1. Welcome to AppraisersForum.com, the premiere online community for the discussion of real estate appraisal. Register a free account to be able to post and unlock additional forums and features.

what makes a room a bedroom?

Discussion in 'Ask an Appraiser' started by notter314, Mar 10, 2007.

Thread Status:
Not open for further replies.
  1. notter314

    notter314 New Member

    0
    Mar 9, 2007
    Professional Status:
    General Public
    State:
    Missouri
    I live in a home that was built in 1906. When I purchased it was listed as 5 bedrooms. 3 on the second floor and 2 in the attic. When we had it appraised, the appraisal said that it only qualified as 2 bedrooms, which of course lowered the value. I have heard that in order to qualify as a bedroom it must have a closet and maybe an overhead light? Are there requirements for the size of the closet? Are there any other requirements. Not sure if it matter, but the home is located in St. Louis, MO. We want to add whatever is necessary to make these rooms bedrooms again. Thank you for your help!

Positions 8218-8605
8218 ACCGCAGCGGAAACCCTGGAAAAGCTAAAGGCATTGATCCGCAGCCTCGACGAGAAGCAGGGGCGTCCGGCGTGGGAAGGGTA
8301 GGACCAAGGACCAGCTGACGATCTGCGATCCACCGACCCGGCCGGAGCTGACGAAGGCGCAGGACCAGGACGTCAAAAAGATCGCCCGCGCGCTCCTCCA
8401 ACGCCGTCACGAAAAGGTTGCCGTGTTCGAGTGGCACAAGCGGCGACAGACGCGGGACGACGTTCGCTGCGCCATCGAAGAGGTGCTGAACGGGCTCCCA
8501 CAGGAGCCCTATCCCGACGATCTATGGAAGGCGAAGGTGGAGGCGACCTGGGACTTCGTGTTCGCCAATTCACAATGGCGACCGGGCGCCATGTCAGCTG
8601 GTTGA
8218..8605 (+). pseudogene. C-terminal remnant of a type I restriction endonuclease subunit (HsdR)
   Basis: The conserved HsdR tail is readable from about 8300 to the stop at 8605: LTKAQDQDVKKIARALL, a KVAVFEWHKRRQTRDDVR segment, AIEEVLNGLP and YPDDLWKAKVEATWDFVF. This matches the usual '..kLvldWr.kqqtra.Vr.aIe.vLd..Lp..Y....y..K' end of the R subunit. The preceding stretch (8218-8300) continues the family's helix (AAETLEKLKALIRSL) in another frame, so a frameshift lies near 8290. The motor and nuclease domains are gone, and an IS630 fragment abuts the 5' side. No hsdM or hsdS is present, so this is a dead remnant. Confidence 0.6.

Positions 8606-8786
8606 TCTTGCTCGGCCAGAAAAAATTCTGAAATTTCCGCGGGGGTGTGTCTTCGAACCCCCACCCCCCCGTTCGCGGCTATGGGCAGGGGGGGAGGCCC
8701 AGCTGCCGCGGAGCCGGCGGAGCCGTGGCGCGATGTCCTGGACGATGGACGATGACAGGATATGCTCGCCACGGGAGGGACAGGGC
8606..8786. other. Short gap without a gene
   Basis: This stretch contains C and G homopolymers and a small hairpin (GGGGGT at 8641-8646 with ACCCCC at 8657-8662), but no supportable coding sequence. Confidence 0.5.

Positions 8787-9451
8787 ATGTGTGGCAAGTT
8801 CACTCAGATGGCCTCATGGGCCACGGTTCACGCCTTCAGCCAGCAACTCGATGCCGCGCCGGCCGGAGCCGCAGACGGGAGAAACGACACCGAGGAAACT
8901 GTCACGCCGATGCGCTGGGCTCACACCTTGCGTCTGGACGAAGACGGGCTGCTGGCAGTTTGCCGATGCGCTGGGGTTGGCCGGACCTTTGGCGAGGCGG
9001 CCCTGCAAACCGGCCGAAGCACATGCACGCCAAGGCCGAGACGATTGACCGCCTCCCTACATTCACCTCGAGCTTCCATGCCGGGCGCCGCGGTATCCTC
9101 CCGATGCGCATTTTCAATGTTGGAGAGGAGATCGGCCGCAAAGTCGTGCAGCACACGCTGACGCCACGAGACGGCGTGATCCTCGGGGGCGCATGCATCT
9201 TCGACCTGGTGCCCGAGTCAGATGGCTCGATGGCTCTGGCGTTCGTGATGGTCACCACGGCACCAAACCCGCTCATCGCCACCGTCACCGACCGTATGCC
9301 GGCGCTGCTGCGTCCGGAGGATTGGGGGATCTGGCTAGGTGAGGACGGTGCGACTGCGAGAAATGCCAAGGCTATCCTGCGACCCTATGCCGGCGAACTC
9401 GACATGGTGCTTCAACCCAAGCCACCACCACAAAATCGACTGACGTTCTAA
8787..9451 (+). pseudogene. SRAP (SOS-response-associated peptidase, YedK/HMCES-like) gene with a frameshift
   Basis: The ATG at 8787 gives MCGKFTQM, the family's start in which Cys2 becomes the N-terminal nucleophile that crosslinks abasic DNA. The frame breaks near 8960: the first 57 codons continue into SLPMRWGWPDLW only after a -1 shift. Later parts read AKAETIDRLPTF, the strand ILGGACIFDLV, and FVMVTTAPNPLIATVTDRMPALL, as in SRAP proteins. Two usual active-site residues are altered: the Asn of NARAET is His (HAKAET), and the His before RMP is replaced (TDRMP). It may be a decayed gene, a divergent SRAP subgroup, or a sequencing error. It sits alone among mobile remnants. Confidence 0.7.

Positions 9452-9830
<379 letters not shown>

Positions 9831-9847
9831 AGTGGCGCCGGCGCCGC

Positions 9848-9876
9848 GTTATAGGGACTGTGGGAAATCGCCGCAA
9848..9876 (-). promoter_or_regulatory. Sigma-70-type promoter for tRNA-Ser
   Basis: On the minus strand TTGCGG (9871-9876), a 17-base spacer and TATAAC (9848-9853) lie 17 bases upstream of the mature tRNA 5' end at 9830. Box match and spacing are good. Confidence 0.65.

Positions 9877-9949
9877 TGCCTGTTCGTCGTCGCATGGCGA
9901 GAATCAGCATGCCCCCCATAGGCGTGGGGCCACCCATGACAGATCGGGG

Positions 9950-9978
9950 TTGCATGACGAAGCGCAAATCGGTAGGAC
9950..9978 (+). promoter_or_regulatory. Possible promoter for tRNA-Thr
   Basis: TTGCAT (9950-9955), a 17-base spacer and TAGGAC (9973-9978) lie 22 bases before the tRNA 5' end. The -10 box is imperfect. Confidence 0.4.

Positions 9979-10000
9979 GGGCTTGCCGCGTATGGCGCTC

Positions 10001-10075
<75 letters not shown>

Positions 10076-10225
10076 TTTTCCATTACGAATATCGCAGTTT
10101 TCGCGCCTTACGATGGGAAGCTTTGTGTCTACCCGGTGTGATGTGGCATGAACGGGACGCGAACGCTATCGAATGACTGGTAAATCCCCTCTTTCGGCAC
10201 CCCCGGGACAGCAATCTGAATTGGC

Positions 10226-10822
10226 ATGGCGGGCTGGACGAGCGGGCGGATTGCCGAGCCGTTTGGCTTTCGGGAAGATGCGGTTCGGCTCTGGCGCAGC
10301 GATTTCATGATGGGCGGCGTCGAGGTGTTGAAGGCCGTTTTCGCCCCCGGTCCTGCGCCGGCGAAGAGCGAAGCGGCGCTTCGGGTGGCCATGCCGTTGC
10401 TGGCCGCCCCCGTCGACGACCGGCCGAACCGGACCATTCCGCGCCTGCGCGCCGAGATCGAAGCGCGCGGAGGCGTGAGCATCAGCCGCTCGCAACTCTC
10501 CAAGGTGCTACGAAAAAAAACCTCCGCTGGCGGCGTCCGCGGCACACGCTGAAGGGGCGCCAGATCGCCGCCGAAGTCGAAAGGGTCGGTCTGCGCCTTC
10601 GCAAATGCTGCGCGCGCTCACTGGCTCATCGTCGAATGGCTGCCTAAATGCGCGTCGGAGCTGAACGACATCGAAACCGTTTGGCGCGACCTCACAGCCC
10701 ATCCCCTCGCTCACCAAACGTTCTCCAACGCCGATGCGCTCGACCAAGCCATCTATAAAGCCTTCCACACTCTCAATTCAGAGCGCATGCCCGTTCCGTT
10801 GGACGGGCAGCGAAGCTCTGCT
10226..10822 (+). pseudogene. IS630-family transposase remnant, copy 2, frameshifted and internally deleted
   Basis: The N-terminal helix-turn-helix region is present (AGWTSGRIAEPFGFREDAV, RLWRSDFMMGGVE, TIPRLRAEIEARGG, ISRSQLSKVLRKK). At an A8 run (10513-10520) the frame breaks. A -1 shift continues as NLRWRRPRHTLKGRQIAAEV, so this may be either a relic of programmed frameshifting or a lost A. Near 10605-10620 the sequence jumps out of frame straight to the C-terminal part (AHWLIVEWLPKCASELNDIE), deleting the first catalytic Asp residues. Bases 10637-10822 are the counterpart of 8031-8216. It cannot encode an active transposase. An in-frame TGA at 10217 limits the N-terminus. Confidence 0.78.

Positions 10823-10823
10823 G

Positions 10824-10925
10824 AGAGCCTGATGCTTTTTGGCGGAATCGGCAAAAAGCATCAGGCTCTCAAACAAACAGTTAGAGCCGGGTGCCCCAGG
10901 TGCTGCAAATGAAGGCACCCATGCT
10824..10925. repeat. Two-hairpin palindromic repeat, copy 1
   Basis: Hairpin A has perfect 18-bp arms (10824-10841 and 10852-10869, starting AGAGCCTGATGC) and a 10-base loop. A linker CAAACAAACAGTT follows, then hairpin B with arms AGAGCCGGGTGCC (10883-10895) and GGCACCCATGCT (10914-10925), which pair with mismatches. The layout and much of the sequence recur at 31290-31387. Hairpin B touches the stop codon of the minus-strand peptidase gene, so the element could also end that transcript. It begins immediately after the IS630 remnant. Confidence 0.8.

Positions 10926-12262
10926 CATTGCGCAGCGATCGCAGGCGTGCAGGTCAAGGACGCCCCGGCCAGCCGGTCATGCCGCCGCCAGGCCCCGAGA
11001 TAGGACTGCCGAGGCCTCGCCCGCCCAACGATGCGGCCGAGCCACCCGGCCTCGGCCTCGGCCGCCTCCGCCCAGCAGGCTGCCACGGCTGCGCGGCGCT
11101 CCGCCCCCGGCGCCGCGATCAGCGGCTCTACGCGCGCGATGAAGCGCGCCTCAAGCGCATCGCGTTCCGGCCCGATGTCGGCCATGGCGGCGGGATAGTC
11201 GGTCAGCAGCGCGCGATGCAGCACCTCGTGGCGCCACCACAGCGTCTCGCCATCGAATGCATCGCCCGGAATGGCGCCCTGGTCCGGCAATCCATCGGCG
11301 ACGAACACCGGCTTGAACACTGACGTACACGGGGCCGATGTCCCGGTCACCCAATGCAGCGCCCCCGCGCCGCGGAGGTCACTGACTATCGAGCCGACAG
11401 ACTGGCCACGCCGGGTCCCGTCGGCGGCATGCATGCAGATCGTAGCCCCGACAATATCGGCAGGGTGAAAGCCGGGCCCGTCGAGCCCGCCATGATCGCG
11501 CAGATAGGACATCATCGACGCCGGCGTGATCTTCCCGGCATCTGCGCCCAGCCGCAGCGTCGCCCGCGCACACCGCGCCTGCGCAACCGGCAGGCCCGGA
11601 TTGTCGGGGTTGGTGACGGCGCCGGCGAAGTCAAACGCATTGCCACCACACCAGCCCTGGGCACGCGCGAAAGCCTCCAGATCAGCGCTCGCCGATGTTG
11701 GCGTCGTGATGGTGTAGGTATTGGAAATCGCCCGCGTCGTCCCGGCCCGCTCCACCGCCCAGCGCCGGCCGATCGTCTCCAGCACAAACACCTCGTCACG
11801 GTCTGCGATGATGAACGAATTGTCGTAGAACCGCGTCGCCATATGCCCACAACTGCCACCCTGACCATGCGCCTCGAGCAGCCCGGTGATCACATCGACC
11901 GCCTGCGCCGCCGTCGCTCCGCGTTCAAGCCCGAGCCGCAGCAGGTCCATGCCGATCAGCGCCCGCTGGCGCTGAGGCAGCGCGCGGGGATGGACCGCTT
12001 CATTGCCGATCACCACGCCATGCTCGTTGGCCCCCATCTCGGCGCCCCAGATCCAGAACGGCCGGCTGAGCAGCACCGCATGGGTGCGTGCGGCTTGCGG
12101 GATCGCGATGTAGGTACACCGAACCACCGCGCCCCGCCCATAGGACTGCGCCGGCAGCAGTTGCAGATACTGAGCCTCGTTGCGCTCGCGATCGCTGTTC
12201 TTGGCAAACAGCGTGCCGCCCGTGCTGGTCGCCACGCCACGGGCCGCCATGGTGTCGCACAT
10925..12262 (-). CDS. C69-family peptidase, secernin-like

Stephanie
     
  2. Peter LeQuire

    Peter LeQuire Elite Member

    69
    Jan 3, 2005
    Professional Status:
    Certified Residential Appraiser
    State:
    Tennessee
    It's frustrating to ask the question you've asked and to be told, "It depends." But it does depend.

    First, a bedroom may be defined by the building code that applies.

    According to The Dictionary of Real Estate Appraisal "No national standard exists on what constitutes a room." There is no definition of a bedroom in that source.

    Depending on jursidiction and local custom, the characteristics required for a bedroom might include: adequate area to accomodate a bed and other furniture associated with a bedroom; privacy (like a door); an emergency exit (window); maybe a closet. (Most codes are specific about issues like access.)

    The closet issue has been around for a long time: some dogmatically say that if it doesn't have a closet, it isn't a bedroom. However, speaking from my experience and from my geographic area, I've concluded that someone buying an old house - such as what you've described - buys it for myriad reasons, and accepts some of its charateristics that may not be common or expected in more recently built houses - large center hallways might be an example - or bathrooms that are sorta shoved into whatever space is available to accomodate them. The lack of closets reflects the era in which the house was built: people stored their hang up clothes in wardrobes and their fold up clothes in chests or chests of drawers (or, sometimes built in storage areas).